We can’t control whether to spend our time, only what we spend it on. This thought has echoed around and around in my mind ever since I first heard it.
Part of me shudders in a panic at the thought of spending my time on something that isn’t productive. Almost every day, I wonder, “Is this a massive waste of time? Should I be doing something else?!”
No project is so perfect that another never tempts us. What’s important is that whatever you choose to do, you do it.
Your time has to be spent somewhere, right? And whatever you choose to do is a perfectly good way to spend it.
The amount of time we intend to spend on a task, a day, a week, or a lifetime. It isn’t important because that time is going to pass regardless. The only question is whether we will have anything to show for it afterwards.
Sometimes the reward is immediate, and sometimes it may take a very long time. All that matters is that there is a return on your investment.
Of course, it can be stressful to believe that every single minute has to be accounted for. A healthy concept of “return on your investment” must be broad enough to include rest, recreation, education and creating good memories with family and friends. Not all rewards have to be financial!
Nor do we have to succumb to the sunk cost fallacy and continue with something just for the reward we imagined we’d get when we began. Sometimes learning “this isn’t for me” is an adequate reward for time invested.
Whatever the outcome, there’s no point berating our past selves. You had to spend that time somewhere, and you picked the best option you could see at the time.
When we look back and evaluate our lives, we will have a whole heap of things to show for how we spent our time. But there’s no correct mixture of outcomes that have to be in that heap.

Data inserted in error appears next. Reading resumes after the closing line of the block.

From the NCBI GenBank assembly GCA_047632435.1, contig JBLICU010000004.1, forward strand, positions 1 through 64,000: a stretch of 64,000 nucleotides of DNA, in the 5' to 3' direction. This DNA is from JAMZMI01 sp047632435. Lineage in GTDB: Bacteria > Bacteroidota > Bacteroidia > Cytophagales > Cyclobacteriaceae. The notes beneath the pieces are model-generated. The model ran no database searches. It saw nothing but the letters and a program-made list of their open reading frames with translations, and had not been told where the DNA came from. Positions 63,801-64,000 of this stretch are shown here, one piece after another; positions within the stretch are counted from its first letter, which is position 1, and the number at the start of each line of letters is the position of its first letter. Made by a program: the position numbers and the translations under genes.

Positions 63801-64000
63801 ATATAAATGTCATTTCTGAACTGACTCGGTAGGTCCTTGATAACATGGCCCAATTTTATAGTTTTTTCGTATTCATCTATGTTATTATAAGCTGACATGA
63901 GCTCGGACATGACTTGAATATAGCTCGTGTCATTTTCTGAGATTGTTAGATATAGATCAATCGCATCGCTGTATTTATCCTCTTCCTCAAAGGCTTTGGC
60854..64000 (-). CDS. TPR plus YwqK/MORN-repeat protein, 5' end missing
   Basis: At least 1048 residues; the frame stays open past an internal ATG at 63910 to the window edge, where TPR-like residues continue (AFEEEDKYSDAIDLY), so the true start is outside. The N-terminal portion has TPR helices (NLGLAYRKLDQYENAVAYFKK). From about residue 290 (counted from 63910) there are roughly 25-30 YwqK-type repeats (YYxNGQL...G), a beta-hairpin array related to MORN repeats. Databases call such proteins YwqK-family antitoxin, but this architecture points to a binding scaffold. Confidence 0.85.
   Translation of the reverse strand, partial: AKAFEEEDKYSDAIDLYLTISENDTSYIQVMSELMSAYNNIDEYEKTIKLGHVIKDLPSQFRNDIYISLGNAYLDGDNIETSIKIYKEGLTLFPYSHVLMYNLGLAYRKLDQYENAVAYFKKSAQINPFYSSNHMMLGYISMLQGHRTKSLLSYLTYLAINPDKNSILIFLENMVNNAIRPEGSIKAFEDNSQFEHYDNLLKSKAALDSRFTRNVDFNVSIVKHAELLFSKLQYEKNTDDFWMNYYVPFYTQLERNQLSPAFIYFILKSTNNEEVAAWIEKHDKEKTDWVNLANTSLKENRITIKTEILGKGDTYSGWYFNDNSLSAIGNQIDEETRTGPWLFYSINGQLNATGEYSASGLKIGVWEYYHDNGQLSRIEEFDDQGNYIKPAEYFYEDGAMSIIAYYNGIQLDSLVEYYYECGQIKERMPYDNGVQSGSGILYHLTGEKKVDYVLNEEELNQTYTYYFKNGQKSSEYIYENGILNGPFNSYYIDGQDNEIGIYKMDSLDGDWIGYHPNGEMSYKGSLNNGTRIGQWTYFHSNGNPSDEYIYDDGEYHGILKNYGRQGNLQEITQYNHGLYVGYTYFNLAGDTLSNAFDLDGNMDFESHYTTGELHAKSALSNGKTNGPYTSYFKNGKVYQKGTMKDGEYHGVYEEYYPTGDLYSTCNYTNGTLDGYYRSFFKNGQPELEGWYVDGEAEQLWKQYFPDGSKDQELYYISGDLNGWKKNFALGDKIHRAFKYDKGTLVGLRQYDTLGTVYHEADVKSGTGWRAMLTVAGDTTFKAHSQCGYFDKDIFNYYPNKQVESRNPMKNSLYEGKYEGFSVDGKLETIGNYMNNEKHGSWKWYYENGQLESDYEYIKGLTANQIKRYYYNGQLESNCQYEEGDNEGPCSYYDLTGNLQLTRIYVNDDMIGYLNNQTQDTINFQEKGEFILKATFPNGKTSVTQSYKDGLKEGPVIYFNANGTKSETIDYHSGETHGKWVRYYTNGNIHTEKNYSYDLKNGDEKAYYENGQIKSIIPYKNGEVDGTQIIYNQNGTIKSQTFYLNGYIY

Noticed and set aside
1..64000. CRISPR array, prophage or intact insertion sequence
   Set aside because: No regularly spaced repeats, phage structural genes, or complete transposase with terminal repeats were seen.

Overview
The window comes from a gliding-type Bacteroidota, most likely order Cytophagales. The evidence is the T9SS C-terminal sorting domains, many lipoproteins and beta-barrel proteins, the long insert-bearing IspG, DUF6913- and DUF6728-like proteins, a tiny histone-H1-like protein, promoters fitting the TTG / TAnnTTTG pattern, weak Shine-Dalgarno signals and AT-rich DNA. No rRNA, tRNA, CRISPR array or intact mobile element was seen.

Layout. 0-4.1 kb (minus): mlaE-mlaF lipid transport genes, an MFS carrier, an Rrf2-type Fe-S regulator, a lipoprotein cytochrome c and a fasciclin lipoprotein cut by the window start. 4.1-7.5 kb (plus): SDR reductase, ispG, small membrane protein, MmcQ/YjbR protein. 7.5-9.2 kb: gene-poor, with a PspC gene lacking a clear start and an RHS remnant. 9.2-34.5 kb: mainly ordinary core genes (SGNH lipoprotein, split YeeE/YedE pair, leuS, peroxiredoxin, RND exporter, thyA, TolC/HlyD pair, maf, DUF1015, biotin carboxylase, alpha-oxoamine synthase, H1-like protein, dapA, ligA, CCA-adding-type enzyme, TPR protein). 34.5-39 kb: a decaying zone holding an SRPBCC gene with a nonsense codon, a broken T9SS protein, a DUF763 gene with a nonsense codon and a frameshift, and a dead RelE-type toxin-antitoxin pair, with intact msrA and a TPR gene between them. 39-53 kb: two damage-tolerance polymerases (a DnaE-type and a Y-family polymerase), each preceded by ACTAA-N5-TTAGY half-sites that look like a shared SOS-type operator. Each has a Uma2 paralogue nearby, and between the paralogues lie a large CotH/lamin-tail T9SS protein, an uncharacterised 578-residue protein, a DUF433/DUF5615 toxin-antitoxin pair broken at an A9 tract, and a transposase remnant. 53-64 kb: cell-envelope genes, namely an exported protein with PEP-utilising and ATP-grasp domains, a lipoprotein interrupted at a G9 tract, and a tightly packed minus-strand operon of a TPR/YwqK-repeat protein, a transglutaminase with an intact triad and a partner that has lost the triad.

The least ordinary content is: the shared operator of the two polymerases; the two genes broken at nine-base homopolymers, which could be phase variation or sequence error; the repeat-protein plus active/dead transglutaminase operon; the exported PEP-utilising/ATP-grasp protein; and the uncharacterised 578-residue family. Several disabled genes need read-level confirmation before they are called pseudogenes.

You don’t want to be so determined to spend your time perfectly that you refuse to spend it at all. Just as your past self had to, you can only pick whatever option seems best right now. Choosing not to spend your time isn’t an option, so you may as well spend your time on something that feels right to you now, whether that’s staying late at the office every night or relaxing in hammocks.
Your time is guaranteed to pass no matter what you do; you might as well try and have something to show for it afterwards.
I think this feeling is probably familiar to a lot of us. We enjoyed doing something, but the laundry didn’t get done, so we felt bad for having done something we enjoyed. Let’s stop feeling guilty for enjoying ourselves. Let’s stop beating ourselves up just because we’ve not got our to-do lists done.
Whether you’re wasting your time doing a particular activity or not is subjective. Some say watching a movie with your friends is a waste of time. But if you’re having fun, then is it really a waste of time? Some say working long hours at the office is a good use of time, but what if you absolutely detest it?
I think the only time we waste is the time we spend doing things that won’t ever add to our enjoyment in life. So, for example, working late at work might not be enjoyable at the moment. But if you’re doing it so you can have the resources to create enjoyment in the future, then it’s not wasted time.
Now, if you’re spending your time scrolling through Instagram just to pass the time, and it does nothing for your enjoyment level either now or in the future, then I’d say you’re wasting your time. Especially if what you’re doing will actually decrease your enjoyment in the future as well.
Of course, it’s your life, and you can spend your time doing whatever it is you want. Just don’t forget, what you spend time doing today can affect what options you’ll have in the future.
What I’m saying is, as long as you’re wasting time in moderation and as long as you’re enjoying it, you shouldn’t feel bad about it. So I’m inspired to shift my focus to some of my more enjoyable, quieter pursuits – some that could be filed into the category of time wasters. Because after all, time you enjoy wasting isn’t wasted time.